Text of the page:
Monday, July 12, 2010

What's the Rush?

There’s a very well-known rule in London that applies to the use of escalators. Stand to the right and only walk or overtake on the left. This is particularly important at the tube stations and at airports and if you dare disobey, the locals will tell you about it. Sternly. Even if you’ve clearly just got off the plane at Heathrow 10 minutes ago and you’re 85. What’s more odd is that in every other aspect of the city, the rule for traffic is to keep left. Go figure. But this post isn’t a rant about London’s strange regulations.

The thing is, these days, I’m usually the person on the left, racing past in a hurried pace, silently cursing those who have their bags or strollers protruding in my way. And in all honesty, I’m usually only heading to a gallery or to lunch or home. Why the sudden sense of urgency when I’m unemployed and on holidays??

While sitting on the train yesterday, having just raced through Bank changing from the Central line to the Docklands Light Rail and out of breath, I suddenly remembered something my local guide in Fez had said. “Don’t rush yourselves,” she said to our group, “You’re on holidays. Why are tourists always in a rush?” Until then, I was actually thinking why is this woman so damn calm? I mean, we only have one day in Fez and a packed itinerary and she’s there having a chat and giggle with her husband. At that moment, I realised how tense I was. She had a point, obviously, so I took a deep breath and tried to relax and go with the flow of the day. And you know what? We still managed to complete everything on the itinerary.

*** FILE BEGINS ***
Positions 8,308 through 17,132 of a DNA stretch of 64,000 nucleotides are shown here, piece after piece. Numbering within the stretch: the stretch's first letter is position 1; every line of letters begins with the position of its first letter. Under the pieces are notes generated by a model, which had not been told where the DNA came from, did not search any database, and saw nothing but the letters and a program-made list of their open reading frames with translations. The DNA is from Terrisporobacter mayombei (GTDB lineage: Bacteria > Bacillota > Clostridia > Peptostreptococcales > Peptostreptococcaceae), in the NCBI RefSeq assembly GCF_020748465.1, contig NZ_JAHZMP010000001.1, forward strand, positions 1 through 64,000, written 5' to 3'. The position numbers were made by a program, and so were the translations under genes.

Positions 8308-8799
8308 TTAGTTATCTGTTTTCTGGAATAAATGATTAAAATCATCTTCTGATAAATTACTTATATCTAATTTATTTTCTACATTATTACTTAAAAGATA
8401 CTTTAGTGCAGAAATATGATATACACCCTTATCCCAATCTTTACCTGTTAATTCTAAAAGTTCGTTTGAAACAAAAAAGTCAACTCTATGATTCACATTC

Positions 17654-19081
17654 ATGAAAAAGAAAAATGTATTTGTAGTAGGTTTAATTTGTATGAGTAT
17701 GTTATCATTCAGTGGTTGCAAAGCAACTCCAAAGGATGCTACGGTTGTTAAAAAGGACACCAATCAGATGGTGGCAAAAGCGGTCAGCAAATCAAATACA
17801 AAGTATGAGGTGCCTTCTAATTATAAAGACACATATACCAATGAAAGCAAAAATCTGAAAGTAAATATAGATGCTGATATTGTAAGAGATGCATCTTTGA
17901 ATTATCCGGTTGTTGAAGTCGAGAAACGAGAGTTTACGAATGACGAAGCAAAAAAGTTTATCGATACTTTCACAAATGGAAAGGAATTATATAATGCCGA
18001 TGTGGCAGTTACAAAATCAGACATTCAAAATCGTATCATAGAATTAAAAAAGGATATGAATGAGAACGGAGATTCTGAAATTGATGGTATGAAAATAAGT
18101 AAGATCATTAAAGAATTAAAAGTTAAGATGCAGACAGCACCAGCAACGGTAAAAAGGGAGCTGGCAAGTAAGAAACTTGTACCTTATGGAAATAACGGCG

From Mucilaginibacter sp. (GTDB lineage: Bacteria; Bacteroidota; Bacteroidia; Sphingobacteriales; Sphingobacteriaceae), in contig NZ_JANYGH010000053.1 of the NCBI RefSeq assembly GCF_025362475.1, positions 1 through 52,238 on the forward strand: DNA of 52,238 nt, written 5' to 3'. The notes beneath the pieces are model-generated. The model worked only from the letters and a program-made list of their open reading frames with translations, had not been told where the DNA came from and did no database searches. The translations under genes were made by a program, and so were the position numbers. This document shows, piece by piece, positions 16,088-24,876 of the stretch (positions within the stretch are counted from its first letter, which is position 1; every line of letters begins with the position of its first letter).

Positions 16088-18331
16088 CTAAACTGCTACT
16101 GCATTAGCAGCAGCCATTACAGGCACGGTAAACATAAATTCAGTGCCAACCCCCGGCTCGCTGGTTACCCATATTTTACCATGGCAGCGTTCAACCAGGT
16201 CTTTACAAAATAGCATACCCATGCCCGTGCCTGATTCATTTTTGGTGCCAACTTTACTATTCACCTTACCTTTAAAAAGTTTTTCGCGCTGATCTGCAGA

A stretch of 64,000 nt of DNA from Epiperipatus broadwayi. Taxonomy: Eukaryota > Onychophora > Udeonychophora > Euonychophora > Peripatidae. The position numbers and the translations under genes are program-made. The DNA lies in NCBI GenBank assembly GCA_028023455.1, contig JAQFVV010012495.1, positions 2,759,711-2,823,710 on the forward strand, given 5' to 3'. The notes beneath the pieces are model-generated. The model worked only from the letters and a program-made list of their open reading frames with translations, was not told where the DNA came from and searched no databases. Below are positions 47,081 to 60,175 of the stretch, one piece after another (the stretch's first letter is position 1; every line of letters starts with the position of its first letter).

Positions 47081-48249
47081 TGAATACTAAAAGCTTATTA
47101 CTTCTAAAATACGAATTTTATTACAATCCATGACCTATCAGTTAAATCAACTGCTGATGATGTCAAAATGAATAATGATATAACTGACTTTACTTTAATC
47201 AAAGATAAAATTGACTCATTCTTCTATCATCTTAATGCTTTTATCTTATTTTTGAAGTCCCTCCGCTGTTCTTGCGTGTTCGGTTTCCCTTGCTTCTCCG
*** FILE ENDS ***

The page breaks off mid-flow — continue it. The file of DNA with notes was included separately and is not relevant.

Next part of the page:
I was reminded of this moment while travelling to Greenwich, the place for which the term Greenwich Mean Time was named. Yes, ironic, I know.

If you want to slow down the pace of life, Greenwich is the perfect place for it. With its village-like feel, open green spaces and historic architecture, it’s practically enough just to wander the streets and markets. I resisted pulling out the smart phone with its Google Map function and opted instead to simply get lost. And when I did, I bought myself a cupcake. How can anyone feel frazzled when licking the icing off a cupcake as sweetly named as Strawberry Dream?

I spent the rest of the afternoon enjoying the many free sights of Greenwich – the Royal Observatory where I stood on both sides of the Prime Meridian (very cool), the Maritime Museum, the market (which apparently has been at its present site since 1700) and Greenwich Park. No map, no power-walking. I was finally learning to slow down and enjoy the scenery.

And just to be sure, I caught the ferry back.

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